Call me maybe: Kafka
Aphyr takes a look at Kafka 0.8's replication with the Jepsen test suite. It doesn't go great. Jay Kreps responds here: http://blog.empathybox.com/post/62279088548/a-few-notes-on-kafka-and-jepsen
jay-kreps  kafka  replication  distributed-systems  distcomp  networking  reliability  fault-tolerance  jepsen 
september 2013 by jm
Getting Real About Distributed System Reliability
I have come around to the view that the real core difficulty of [distributed] systems is operations, not architecture or design. Both are important but good operations can often work around the limitations of bad (or incomplete) software, but good software cannot run reliably with bad operations. This is quite different from the view of unbreakable, self-healing, self-operating systems that I see being pitched by the more enthusiastic NoSQL hypesters. Worse yet, you can’t easily buy good operations in the same way you can buy good software—you might be able to hire good people (if you can find them) but this is more than just people; it is practices, monitoring systems, configuration management, etc.
reliability  nosql  distributed-systems  jay-kreps  ops 
september 2013 by jm
"Scalable Eventually Consistent Counters over Unreliable Networks" [paper, pdf]

Counters are an important abstraction in distributed computing, and
play a central role in large scale geo-replicated systems, counting events such as web page impressions or social network "likes". Classic distributed counters, strongly consistent, cannot be made both available and partition-tolerant, due to the CAP Theorem, being unsuitable to large scale scenarios.

This paper defi nes Eventually Consistent Distributed Counters (ECDC) and presents an implementation of the concept, Hando ff Counters, that is scalable and works over unreliable networks. By giving up the sequencer aspect of classic distributed counters, ECDC implementations can be made AP in the CAP design space, while retaining the essence of counting. Handoff Counters are the first CRDT (Conflict-free Replicated Data Type) based mechanism that overcomes the identity explosion problem in naive CRDTs, such as G-Counters (where state size is linear in the number of independent actors that ever incremented the counter), by managing identities towards avoiding global propagation, and garbage collecting temporary entries. The approach used in Hando ff Counters is not restricted to counters, being more generally applicable to other data types with associative and commutative operations.
pdf  papers  eventual-consistency  counters  distributed-systems  distcomp  cap-theorem  ecdc  handoff-counters  crdts  data-structures  g-counters 
august 2013 by jm
Beating the CAP Theorem Checklist
'Your ( ) tweet ( ) blog post ( ) marketing material ( ) online comment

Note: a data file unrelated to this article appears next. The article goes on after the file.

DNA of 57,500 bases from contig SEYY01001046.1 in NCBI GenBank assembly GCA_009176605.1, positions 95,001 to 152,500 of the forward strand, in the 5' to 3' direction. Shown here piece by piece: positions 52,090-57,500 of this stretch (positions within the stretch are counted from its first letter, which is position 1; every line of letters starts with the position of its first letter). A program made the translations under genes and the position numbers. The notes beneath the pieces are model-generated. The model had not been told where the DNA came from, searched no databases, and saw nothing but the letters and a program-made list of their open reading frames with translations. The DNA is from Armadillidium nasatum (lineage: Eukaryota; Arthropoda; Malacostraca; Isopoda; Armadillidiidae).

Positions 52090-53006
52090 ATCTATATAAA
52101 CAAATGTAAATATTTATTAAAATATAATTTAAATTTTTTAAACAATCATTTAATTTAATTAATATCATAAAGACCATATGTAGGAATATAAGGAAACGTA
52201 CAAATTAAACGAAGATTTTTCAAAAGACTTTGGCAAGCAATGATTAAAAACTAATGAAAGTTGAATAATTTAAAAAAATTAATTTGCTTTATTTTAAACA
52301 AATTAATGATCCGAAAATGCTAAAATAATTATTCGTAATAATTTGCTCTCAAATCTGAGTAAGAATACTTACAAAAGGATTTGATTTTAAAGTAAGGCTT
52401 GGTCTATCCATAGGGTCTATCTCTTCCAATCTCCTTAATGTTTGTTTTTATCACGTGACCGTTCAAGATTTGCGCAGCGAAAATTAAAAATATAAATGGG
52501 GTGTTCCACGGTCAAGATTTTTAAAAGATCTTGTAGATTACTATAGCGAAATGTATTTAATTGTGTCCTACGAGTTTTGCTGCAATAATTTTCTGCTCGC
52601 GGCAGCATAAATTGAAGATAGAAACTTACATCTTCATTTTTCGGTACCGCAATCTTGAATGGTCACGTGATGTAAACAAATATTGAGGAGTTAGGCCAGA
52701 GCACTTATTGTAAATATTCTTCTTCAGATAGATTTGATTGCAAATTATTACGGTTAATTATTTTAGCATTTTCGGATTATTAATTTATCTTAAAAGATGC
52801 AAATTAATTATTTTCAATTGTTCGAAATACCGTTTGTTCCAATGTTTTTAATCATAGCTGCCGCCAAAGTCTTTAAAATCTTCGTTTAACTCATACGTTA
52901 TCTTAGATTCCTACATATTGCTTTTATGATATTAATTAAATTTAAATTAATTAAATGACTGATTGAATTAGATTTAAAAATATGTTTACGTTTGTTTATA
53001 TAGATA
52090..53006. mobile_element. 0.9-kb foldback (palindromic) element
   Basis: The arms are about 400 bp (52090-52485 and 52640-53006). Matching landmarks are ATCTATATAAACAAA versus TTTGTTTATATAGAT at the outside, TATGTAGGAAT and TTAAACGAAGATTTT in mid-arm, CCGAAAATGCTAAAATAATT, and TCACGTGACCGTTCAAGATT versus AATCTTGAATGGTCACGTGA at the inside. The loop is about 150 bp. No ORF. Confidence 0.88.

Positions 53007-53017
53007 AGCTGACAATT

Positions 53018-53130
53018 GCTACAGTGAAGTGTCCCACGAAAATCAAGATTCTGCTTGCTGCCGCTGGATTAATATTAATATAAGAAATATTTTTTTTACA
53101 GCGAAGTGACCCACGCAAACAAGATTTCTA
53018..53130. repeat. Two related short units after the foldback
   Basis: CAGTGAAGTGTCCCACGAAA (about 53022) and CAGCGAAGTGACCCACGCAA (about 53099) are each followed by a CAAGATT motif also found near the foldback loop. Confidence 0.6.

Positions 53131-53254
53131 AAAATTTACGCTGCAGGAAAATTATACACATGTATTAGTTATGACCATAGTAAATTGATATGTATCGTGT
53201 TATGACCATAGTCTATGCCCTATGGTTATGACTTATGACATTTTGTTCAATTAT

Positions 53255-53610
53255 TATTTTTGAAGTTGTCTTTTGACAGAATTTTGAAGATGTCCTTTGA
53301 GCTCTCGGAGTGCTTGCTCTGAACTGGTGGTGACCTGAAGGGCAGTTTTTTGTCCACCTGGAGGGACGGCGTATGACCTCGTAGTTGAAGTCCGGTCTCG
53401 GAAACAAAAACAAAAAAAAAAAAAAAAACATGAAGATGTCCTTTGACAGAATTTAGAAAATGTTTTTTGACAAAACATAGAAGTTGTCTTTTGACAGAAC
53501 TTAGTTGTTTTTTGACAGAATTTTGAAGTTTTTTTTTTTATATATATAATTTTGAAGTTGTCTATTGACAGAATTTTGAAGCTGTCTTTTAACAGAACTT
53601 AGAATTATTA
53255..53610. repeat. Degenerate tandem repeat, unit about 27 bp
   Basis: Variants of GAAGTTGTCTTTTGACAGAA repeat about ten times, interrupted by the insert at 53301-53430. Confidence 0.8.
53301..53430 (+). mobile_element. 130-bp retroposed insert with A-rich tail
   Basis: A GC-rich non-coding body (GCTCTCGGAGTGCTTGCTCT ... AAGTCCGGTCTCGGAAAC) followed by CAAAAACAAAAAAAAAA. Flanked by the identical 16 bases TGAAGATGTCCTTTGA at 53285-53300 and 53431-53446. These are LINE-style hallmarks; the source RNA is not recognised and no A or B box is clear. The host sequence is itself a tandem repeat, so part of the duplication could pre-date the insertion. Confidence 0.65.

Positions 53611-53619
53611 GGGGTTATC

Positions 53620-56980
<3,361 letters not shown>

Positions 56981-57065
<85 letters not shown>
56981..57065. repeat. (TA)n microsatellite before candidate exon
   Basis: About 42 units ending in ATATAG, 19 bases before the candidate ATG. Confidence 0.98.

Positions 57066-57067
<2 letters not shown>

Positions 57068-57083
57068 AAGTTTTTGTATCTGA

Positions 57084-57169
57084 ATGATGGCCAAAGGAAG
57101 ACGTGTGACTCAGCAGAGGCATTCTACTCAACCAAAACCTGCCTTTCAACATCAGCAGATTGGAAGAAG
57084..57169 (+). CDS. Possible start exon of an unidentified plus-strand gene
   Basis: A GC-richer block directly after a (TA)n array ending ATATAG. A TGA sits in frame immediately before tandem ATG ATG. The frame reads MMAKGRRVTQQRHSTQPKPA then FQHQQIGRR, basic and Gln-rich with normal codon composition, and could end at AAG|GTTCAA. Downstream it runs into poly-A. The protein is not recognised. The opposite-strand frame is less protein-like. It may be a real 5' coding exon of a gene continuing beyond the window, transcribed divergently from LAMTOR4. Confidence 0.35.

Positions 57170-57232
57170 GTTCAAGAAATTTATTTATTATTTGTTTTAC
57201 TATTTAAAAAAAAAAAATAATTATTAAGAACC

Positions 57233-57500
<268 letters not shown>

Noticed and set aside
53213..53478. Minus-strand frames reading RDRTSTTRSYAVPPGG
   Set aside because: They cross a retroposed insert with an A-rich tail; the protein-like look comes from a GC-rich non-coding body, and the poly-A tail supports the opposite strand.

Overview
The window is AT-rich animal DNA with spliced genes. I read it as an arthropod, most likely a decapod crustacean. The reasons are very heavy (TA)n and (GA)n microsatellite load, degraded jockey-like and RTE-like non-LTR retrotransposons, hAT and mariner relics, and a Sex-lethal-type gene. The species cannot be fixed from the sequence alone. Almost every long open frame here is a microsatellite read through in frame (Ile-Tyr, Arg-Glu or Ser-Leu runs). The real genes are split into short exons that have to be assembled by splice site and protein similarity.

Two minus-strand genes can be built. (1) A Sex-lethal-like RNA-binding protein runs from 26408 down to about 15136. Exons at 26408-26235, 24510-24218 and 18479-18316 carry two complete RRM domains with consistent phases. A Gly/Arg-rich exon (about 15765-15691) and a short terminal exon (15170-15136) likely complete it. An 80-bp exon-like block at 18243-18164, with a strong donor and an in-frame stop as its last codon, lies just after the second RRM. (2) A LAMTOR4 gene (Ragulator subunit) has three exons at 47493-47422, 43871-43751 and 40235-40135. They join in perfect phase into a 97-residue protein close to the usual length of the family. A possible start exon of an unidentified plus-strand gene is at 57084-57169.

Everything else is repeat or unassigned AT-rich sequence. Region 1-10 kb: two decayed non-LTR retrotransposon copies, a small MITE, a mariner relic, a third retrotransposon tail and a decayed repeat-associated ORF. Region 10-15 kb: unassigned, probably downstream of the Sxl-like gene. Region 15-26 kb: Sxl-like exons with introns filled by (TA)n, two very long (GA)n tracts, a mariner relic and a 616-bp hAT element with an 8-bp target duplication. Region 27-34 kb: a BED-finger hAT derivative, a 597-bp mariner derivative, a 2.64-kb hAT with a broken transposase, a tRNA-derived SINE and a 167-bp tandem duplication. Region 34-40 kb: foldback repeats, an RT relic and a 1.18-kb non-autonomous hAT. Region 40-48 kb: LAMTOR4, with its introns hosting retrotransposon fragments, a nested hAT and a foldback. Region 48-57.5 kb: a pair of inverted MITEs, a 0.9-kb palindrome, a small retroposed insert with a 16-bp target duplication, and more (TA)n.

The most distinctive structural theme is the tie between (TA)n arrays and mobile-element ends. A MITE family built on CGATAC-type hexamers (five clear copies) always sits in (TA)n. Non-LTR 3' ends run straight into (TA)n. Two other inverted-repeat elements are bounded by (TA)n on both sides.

advocates a way to beat the CAP theorem. Your idea will not work. Here is why
it won't work:'

lovely stuff, via Bill De hOra
via:dehora  funny  cap  cs  distributed-systems  distcomp  networking  partitions  state  checklists 
august 2013 by jm
An excellent writeup of the TCP bounded-buffer deadlock problem
on pages 146-149 of 'TCP/IP Sockets in C: Practical Guide for Programmers' by Michael J. Donahoo and Kenneth L. Calvert.
tcp  ip  bounded-buffer  deadlock  bugs  buffering  connections  distributed-systems 
july 2013 by jm
the TCP bounded buffer deadlock problem
I've wound up mentioning this twice in the past week, so it's worth digging up and bookmarking!
Under certain circumstances a TCP connection can end up in a "deadlock", where neither the client nor the server is able to write data out or read data in. This is caused by two factors. First, a client or server cannot perform two transactions at once; a read cannot be performed if a write transaction is in progress, and vice versa. Second, the buffers that exist at either end of the TCP connection are of limited size. The deadlock occurs when both the client and server are trying to send an amount of data that is larger than the combined input and output buffer size.
tcp  ip  bounded-buffer  deadlock  bugs  buffering  connections  distributed-systems 
july 2013 by jm
Riak, CAP, and eventual consistency
Good (albeit draft) write-up of the implications of CAP, allow_mult, and last_write_wins conflict-resolution policies in Riak:
As Brewer's CAP theorem established, distributed systems have to make hard choices. Network partition is inevitable. Hardware failure is inevitable. When a partition occurs, a well-behaved system must choose its behavior from a spectrum of options ranging from "stop accepting any writes until the outage is resolved" (thus maintaining absolute consistency) to "allow any writes and worry about consistency later" (to maximize availability). Riak leans toward the availability end of the spectrum, but allows the operator and even the developer to tune read and write requests to better meet the business needs for any given set of data.
riak  cap  eventual-consistency  distcomp  distributed-systems  partition  last-write-wins  voldemort  allow_mult 
april 2013 by jm
Eventual Consistency Today: Limitations, Extensions, and Beyond - ACM Queue
Good overview of the current state of eventually-consistent data store research, covering CALM and CRDTs, from Peter Bailis and Ali Ghodsi
eventual-consistency  data  storage  horizontal-scaling  research  distcomp  distributed-systems  via:martin-thompson  crdts  calm  acid  cap 
april 2013 by jm
Lone Sale of $4.1 Billion in Contracts Led to ‘Flash Crash’ in May
'as the computers of the high-frequency traders traded contracts back and forth, a “hot potato” effect was created, the report said, as contracts changed hands 27,000 times in 14 seconds, but with eventually only 200 actually being bought or sold.' upshot: horrifically complex distributed feedback loops now directly impact our economies -- great :(
distributed-systems  distcomp  flash-crash  stock-market  trading  automation  via:nelson  sec  nyse  high-frequency-trading  from delicious
october 2010 by jm